Supply chain salaries holding up

    
    Practitioners report pay raises, though results vary by region. Breakfast
    briefing on November 26 will analyze the trends
    

TORONTO, Nov. 5 /CNW/ - Supply chain salaries are faring better than expected through the economic downturn. The 2009 PMAC/Purchasingb2b/MM&D Salary Survey, sponsored by MERX, revealed an average salary of $78,100, compared to $76,430 in 2008.

Though results vary by industry, more than half (56 per cent) of respondents reported a salary increase this year. The average pay hike was 3.1 per cent.

The survey, conducted in July 2009, involved 1,929 supply chain practitioners from the membership of the Purchasing Management Association of Canada (PMAC) and the circulation lists of Purchasingb2b and MM&D magazines.

In a trend repeated every year, there's a direct correlation between professional designations and higher salaries. Holders of the C.P.P. (Certified Professional Purchaser) designation earn an average of $89,300, compared to $73,450 for non-holders.

"Business leaders are recognizing the competitive advantage of strategic supply chain management," said Bob Dye, president of PMAC. "Therefore, we are likely to see further increases in the salaries paid to accredited professionals, such as ours, who have this unique and valuable expertise."

Despite the upward trend in salaries, the gains aren't equal across all regions or sectors. Ontario, for example, saw only a minor increase ($77,900 compared to $77,640 earned in 2008) - most likely a reflection of the province's decline in the manufacturing sector.

    
    The survey also found the following trends:

    -  British Columbia was the only province to report a decline in average
       salaries ($74,900 versus $78,029 in 2008);
    -  The gender gap isn't narrowing. Male supply chain practitioners earn
       an average $83,600, compared to $69,900 for their female counterparts;
    -  Education is highly valued in this field: 70 percent of respondents
       say they must further their education/professional development in
       order to advance in their careers;
    -  The average respondent is 44 years old, with just over 15 years
       experience, and supervises an average of five people;
    -  Natural resources is still the highest-paid sector ($90,800) though
       the figure is down from the $92,889 earned in 2008;
    -  Manufacturing salaries dropped this year ($71,600 compared to $71,744
       in 2008);
    -  Education salaries are also down ($71,300 versus $71,445);
    -  Services saw a sizeable gain ($83,300 versus $76,002 in 2008).
    

PMAC, Purchasingb2b and MM&D will host a breakfast briefing in Toronto November 26, to discuss the survey and career trends in more detail. All supply chain managers, recruitment and human resource personnel are invited to attend. For registration, visit www.pmac.ca/salarybriefing.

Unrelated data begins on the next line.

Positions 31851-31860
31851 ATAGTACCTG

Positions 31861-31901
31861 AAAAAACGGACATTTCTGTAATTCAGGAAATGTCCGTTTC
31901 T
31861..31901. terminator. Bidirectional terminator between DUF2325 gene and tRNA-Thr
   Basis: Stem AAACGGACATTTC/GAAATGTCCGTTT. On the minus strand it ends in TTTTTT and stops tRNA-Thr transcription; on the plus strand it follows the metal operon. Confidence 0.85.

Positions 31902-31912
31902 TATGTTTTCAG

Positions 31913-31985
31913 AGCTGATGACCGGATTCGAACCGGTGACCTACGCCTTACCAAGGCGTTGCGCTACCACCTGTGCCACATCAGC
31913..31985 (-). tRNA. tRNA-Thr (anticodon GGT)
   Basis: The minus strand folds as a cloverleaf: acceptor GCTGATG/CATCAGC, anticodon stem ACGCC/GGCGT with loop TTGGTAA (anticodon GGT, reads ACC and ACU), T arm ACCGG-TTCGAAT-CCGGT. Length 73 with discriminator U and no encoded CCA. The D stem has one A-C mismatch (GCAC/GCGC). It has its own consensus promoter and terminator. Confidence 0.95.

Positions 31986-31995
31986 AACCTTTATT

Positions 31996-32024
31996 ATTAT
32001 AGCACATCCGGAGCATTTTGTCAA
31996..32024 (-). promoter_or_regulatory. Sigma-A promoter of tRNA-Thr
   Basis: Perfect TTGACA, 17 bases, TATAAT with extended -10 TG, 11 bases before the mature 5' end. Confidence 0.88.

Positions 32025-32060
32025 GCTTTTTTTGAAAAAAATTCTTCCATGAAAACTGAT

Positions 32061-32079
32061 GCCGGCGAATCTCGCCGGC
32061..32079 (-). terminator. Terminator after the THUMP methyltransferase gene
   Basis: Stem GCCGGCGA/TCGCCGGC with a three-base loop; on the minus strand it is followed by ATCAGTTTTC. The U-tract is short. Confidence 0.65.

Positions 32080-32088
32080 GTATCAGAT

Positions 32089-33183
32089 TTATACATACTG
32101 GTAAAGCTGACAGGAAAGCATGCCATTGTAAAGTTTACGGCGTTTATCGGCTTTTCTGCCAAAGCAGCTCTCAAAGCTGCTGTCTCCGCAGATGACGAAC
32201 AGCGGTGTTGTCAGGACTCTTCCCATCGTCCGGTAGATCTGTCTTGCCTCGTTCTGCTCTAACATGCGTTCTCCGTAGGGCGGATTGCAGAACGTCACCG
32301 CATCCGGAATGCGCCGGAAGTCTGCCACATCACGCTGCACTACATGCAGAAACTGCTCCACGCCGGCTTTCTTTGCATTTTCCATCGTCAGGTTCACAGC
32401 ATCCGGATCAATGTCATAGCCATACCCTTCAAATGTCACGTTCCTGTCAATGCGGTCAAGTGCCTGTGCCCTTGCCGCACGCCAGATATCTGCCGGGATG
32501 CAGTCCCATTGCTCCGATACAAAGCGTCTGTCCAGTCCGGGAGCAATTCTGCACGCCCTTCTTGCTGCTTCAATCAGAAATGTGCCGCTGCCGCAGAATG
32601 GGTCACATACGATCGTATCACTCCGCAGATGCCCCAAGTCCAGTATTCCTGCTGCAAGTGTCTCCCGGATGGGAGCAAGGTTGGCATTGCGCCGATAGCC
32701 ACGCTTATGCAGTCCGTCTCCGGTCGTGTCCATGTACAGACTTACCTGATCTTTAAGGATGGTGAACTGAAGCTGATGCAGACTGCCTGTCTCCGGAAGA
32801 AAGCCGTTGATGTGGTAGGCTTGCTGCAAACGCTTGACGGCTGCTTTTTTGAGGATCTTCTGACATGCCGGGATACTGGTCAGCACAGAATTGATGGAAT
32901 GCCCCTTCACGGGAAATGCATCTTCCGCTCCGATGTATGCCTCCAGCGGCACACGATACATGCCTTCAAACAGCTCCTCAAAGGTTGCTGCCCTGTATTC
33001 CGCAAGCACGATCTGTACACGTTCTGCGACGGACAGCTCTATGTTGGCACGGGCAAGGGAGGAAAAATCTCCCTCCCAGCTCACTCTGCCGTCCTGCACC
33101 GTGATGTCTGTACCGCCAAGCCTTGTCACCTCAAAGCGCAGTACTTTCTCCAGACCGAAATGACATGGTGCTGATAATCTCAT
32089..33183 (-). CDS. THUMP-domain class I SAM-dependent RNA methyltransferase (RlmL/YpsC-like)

About PMAC

The Purchasing Management Association of Canada (PMAC) is the leading professional association in Canada for supply chain management professionals. With more than 40,000 members and program participants working in all sectors of the Canadian economy, PMAC is the principal source of training, education and professional development for supply chain management professionals in Canada. The highest achievement in professional supply chain management education in Canada is the Certified Professional Purchaser (C.P.P.) designation.

About Purchasingb2b

The mission of Purchasingb2b is to keep the Canadian supply chain management professional informed of the issues and developments shaping the profession as it confronts rapid technological change and plays an increasingly important role in building competitive organizations. Purchasingb2b covers management issues, sector-by-sector trends and legal issues, offering up-to-date news, expert commentary and profiles of Canadian supply chain professionals.

About MM&D

MM&D is Canada's pre-eminent supply chain management magazine with a mandate to help readers do their jobs more cost-effectively. MM&D shows readers how to improve productivity, competitiveness and profitability. MM&D's solution-oriented editorial approach covers the movement, storage and control of materials, products and information. MM&D reaches Canada's leading supply chain decision-makers.

SOURCE Purchasing Management Association of Canada

For further information: For further information: Media Contacts: Sharon Ferriss, vice-president, public affairs and communications, PMAC, (416) 542-9129, sferriss@pmac.ca; Lisa Wichmann, editor, Purchasingb2b, (416) 764-1491, lisa.wichmann@pb2b.rogers.com; Emily Atkins, editor-in-chief, MM&D, (416) 764-1537, emily.atkins@mmd.rogers.com

Organization Profile

Purchasing Management Association of Canada

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